"That makes real sense only if the people making that argument don't think of Christmas as a religious holiday," he said. "The moment that you see Christmas as a Christian holiday, then something that bears the name 'Christmas' has got to have a religious significance." In other words: You can't have it both ways.
But you can sure try. When it comes to war coverage, O'Reilly spent less than 14 minutes on the wars in Iraq and Afghanistan last December, while devoting roughly 42 minutes to the War on Christmas, according to liberal watchdog group Media Matters for America.
As an "O'Reilly Factor" franchise, the War on Christmas is just the latest chapter in the holiday's contentious history. It makes Christmas a political wedge issue. It's a celebration that, under the pretense of peace and goodwill, is ripe for fighting about on his show.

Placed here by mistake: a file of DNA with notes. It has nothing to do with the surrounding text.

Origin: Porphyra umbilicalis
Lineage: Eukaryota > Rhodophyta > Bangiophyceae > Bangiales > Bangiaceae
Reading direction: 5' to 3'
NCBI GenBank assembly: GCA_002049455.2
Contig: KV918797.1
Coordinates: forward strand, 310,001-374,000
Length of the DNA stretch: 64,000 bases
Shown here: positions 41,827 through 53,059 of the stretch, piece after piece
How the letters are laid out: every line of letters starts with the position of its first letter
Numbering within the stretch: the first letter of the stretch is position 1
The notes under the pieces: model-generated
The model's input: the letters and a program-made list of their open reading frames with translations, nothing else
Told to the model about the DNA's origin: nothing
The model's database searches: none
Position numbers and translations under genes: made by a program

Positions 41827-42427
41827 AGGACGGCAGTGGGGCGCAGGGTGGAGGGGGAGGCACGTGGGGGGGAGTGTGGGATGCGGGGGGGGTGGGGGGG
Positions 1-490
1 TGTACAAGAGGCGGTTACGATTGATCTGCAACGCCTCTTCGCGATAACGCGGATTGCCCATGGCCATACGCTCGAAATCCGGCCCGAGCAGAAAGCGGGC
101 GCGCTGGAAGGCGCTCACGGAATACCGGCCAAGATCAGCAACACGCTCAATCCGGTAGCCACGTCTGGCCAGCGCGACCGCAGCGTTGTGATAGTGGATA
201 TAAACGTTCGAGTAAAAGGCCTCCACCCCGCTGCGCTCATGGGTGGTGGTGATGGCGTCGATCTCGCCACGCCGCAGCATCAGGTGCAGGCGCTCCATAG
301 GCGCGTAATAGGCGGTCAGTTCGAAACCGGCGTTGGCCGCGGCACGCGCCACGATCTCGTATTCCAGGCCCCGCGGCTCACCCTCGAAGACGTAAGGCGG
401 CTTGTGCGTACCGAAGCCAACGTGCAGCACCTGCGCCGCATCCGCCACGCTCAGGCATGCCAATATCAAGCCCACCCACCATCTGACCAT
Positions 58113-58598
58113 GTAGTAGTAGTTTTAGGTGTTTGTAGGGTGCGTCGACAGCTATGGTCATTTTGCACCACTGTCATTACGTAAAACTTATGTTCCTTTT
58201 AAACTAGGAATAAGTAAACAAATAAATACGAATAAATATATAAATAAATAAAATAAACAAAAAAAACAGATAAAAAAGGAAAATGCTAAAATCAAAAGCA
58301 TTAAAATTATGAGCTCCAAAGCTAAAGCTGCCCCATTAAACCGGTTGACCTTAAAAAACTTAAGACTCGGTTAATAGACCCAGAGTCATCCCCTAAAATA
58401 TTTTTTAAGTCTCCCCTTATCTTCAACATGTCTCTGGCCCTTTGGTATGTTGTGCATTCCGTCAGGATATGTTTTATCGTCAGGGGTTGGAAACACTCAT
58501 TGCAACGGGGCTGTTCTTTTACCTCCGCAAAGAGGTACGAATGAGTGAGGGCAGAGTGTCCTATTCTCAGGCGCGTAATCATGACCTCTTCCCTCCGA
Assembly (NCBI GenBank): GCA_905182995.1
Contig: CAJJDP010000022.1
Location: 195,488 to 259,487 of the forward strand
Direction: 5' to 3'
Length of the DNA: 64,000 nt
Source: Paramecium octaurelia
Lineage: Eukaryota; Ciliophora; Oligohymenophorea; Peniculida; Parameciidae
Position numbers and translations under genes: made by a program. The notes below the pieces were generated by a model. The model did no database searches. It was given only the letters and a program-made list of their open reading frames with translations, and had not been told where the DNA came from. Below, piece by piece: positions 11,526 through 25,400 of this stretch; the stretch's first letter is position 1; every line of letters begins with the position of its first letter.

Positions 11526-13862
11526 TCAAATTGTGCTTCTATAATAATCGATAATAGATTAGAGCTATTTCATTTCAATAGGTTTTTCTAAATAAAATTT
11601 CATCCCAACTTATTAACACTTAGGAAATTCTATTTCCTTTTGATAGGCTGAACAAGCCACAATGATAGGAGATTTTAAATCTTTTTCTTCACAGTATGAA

"Beyond all the controversy lies a much bigger secular progressive agenda," insists O'Reilly, rallying his troops.
Call it what you like, Christmas waged like that is just an annual observance of Us vs. Them.
EDITOR'S NOTE — Frazier Moore is a national television columnist for The Associated Press. He can be reached at fmoore(at)ap.org and at http://www.twitter.com/tvfrazier
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